AOG: Warmer temps, residential conservation putting them on the right track

Max Bryan
Fort Smith Times Record
Arkansas Oklahoma Gas vehicles and equipment at the 5030 S St. facility, as seen, Wednesday, Feb. 17, in Fort Smith.

A previous version of this story incorrectly identified businesses asked to turn off their gas.  Businesses like Walmart, gas stations and grocery stores "provide human needs services" and were not asked to turn off gas.

Arkansas-Oklahoma Gas personnel hope incoming weather and conservation efforts will allow them to lift their mandate on customers in western Arkansas and eastern Oklahoma to either stop or reduce gas use.

Tuesday, AOG issued a notice to all major manufacturing plants and businesses that don't provide essential services in Sebastian, Crawford, LeFlore and Sequoyah counties to shut off their gas. That was in response to a gas supply shortage throughout the Midwest from increased demand in freezing temps and gas wells that have frozen during the winter weather surge.

The mandate was followed by a call for all AOG customers to turn their thermostats down to 60 degrees overnight Tuesday if it was safe for them to do so. Temps in the region are forecast to rise into the 30s on Thursday and Friday and then even higher over the weekend, which AOG spokesperson Stacie Smith said will hopefully allow the company to let its customers use gas again.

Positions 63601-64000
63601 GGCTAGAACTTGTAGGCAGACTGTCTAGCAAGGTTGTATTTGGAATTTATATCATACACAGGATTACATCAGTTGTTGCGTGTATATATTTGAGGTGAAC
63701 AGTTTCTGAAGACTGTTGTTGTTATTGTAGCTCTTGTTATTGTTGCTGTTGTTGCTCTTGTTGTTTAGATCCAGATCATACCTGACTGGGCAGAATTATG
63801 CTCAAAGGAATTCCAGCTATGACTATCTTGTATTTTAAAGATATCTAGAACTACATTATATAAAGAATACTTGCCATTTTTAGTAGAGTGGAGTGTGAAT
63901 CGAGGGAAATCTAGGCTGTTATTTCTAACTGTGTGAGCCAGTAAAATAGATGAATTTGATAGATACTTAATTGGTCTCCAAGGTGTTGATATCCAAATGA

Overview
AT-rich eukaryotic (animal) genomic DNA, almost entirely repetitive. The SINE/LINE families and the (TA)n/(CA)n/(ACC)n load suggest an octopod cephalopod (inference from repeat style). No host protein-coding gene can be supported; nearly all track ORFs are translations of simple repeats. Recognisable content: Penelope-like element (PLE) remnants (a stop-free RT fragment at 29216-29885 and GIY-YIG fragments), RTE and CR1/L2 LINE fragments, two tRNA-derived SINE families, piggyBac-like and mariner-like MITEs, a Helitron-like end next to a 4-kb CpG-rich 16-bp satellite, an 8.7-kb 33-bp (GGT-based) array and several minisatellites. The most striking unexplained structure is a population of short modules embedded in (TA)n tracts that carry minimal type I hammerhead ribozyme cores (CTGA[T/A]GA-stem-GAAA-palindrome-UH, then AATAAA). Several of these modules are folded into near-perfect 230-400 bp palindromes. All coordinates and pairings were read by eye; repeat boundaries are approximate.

"What we have done and how everyone has responded and preserved has allowed for residentials not to be affected at this time," Smith said, adding that AOG is hopeful precautions will keep residences from being affected.

Smith said AOG was "OK" Sunday morning because of the residential conservation efforts. The mass text to AOG customers also requested they limit hot water use and keeping the thermostat low.

The company hopes warmer temperatures on Thursday and the following days will free up its gas supply.

"Our operations team is working right now to develop a plan of how we can begin turning industrial and commercial customers back on when we have the supply to do so," Smith said.

The gas shortage has affected supplies in Kansas, Texas, Oklahoma, Missouri and Arkansas. One of Hanna Oil & Gas' five wells for AOG has frozen up during the winter weather, according to Hanna marketing specialist Nancy Pollan.

Pollan said the company's field technicians are working around the clock to dethaw the pipes and compressors on the company's frozen wells.

"To be clear, we purchased enough gas to meet all our customer needs and our system stands ready to serve," Smith said. "Our suppliers simply don’t have enough gas to deliver what we’ve purchased."

The gas company asks customers to conserve energy during the weather event by:

  • Keeping thermostat a few degrees lower than normal, as long as there aren't any health risks
  • Turning down water heater to 120 degrees
  • Closing dampers on unused fireplaces and keeping garage doors closed
  • Opening curtains of south-facing windows during the day and closing them at night